New Organizing Project blogger
It’s that time of the year again. Sneakers squeaking on polished, hardwood floors. The swoosh of a ball spiraling through the net. The roaring of rabid fans.
That’s right, people. The NBA 2010 – 2011 season has begun! (Granted, it’s pre-season until October 26th).
I’ve been a casual NBA fan for the last ten years and a hardcore fan for the last two. I can’t really explain why I love it so much. Maybe it’s because it’s nice to see a sport that’s dominated by people of color. Maybe it’s the fast-paced nature of the game. Or maybe it’s because, unlike other sports, teams actually score more than just a few points by the end. Don’t get me wrong: I realize that, at the end of the day, it’s essentially just a bunch of people trying get a ball through a net, but basketball is much more complex than that. Really!
When Lebron James brought up how race had to do with the kind of media treatment he received after ‘The Decision,’ it got me thinking a little more about the racial dynamics within the NBA. And one of the top questions on my mind has been: where are all my Asian American ball players at? Yes, there is a lack of an Asian American presence in the NBA, but why?
I don’t think there is just one reason as to why this is the case, but a multitude of possible explanations: perceptions that Asian Americans are only good at academics, that we have neither the physique nor athleticism to play basketball, lack of Asian American role models to look up to in the league, etc. All of these reasons and a plethora of others I haven’t mentioned, contribute to explaining the phenomenon.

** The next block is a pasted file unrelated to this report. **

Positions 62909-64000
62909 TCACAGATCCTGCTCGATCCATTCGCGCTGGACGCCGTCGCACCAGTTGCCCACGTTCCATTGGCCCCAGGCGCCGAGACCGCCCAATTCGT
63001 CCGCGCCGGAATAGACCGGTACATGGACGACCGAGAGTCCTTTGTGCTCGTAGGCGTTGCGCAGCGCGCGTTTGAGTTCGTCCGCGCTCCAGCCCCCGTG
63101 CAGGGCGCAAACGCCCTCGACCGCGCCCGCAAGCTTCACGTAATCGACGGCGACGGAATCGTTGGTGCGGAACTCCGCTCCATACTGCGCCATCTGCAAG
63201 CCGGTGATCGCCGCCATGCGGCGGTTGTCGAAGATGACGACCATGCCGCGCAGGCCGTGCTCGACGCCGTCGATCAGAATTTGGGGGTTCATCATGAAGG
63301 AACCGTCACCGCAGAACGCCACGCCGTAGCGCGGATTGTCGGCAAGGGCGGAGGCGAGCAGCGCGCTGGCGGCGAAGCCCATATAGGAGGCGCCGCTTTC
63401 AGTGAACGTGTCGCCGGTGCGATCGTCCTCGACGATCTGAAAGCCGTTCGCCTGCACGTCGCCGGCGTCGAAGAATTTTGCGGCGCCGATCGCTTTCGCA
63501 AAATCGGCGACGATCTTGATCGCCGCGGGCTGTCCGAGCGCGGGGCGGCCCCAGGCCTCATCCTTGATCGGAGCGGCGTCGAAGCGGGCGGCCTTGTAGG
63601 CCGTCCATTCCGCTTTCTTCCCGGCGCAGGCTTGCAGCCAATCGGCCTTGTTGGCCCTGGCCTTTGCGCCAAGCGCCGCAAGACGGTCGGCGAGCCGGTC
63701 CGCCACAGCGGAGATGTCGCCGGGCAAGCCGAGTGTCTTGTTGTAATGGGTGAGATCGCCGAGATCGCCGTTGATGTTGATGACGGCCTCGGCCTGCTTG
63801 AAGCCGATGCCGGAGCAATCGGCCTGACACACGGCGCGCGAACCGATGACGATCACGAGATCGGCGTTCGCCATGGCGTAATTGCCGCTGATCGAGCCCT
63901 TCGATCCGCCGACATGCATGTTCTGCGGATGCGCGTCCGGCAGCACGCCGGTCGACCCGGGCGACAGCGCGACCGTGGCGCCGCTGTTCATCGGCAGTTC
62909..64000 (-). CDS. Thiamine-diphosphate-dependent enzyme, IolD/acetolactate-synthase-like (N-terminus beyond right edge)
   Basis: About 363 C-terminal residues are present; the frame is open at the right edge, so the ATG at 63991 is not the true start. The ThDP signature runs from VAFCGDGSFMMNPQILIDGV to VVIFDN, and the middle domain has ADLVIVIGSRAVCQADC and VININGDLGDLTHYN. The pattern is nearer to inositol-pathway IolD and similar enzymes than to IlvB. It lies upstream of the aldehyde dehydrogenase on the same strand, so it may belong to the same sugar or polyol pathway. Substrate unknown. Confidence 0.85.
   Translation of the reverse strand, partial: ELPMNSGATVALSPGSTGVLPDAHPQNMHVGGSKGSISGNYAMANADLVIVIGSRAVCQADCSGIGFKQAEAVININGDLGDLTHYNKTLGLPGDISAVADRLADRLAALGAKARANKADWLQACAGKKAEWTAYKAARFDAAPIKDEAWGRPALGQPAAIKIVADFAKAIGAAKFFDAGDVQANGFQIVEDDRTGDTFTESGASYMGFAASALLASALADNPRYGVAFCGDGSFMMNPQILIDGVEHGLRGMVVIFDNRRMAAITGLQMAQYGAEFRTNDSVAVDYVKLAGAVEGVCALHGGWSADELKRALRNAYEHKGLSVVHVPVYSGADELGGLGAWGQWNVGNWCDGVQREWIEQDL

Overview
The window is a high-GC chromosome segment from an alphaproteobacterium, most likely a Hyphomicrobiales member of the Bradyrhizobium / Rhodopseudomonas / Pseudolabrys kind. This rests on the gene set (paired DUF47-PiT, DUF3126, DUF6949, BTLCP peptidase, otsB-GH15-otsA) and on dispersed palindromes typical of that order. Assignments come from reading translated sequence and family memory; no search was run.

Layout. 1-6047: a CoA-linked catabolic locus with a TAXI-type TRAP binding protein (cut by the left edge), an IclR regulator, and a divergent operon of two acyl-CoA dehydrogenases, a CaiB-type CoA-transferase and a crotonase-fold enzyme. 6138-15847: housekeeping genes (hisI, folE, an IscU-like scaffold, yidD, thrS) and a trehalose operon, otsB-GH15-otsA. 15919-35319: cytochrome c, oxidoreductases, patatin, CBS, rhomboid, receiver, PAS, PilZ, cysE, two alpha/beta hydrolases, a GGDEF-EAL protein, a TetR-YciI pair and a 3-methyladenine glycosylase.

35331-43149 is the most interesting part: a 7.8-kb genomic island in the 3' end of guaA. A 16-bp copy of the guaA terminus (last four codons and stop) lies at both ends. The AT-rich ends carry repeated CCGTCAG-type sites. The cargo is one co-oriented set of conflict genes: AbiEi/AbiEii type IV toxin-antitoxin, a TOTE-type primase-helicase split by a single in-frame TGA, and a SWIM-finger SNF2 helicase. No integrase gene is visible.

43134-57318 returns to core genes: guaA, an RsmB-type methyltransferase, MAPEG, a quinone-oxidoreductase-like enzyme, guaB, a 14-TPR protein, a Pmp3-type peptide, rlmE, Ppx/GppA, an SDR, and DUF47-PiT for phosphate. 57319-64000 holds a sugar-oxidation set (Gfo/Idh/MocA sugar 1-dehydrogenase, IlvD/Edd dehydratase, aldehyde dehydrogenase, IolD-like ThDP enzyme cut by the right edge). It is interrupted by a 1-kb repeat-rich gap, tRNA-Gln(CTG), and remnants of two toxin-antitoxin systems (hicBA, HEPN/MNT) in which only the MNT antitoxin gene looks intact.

Growing up in an Asian American household, my parents, like many other Asian American parents, reinforced the notion of study, study, study. They weren’t super hardcore about it but I knew where they wanted my priorities to be: academics. Doing well in school was the gateway to being financially stable. Sports were an afterthought because even though they looked great on your college application, they were thought of as leading to nowhere professionally. Yes, you can play sports, but don’t think for a second that you can place shooting a ball into a net three hundred times a day in front of getting an A+ on that U.S. History test.
But even with all that pressure growing up, there was one point where I wanted to be a figure skater. If I were to be perfectly honest with myself though, I think a lot of that had to do with the fact that there were role models in the sport I could idolize: Kristi Yamaguchi and Michelle Kwan. They were representing the U.S. Not Japan or China. They gave me hope that one day I could be a figure skater too. And a successful one at that.
Nowadays, my dream career is a little different but I do think there is something to be said for seeing those who look like us in sports. Not only showing that we can ball with the best of them but here’s someone who is of the same race/ethnicity as me who has probably had similar experiences in relation to their racial/ethnic identity; we can relate to them.
That’s why I think there was such a hubbub over Taiwanese American Jeremy Lin signing a deal with the Golden State Warriors. Here’s an Asian American guy [as opposed to Asian, like Yao Ming or Yi Jianlian] who is a pretty decent basketball player who is playing in the pro league!
Lin, who has had racial slurs thrown at him during games, is well-aware of the rarity of Asian Americans in the NBA and is conscious of how his presence may very well impact the future of Asian American basketball players in the league. He may not be become an All-Star caliber player during his tenure in the NBA but his existence in the pro game alone speaks volumes not only to Asian American youth watching his every basketball-related move but also to basketball scouts, general managers, coaches, etc.; we can play and we can play pretty darn well, thankyouverymuch.
Now I’ll admit, I’m a Chicago Bulls fan through and through, but I know I’ll be catching the next Golden State Warriors games in the hopes of getting a glimpse of Lin himself. And you should too! Homeboy is legit.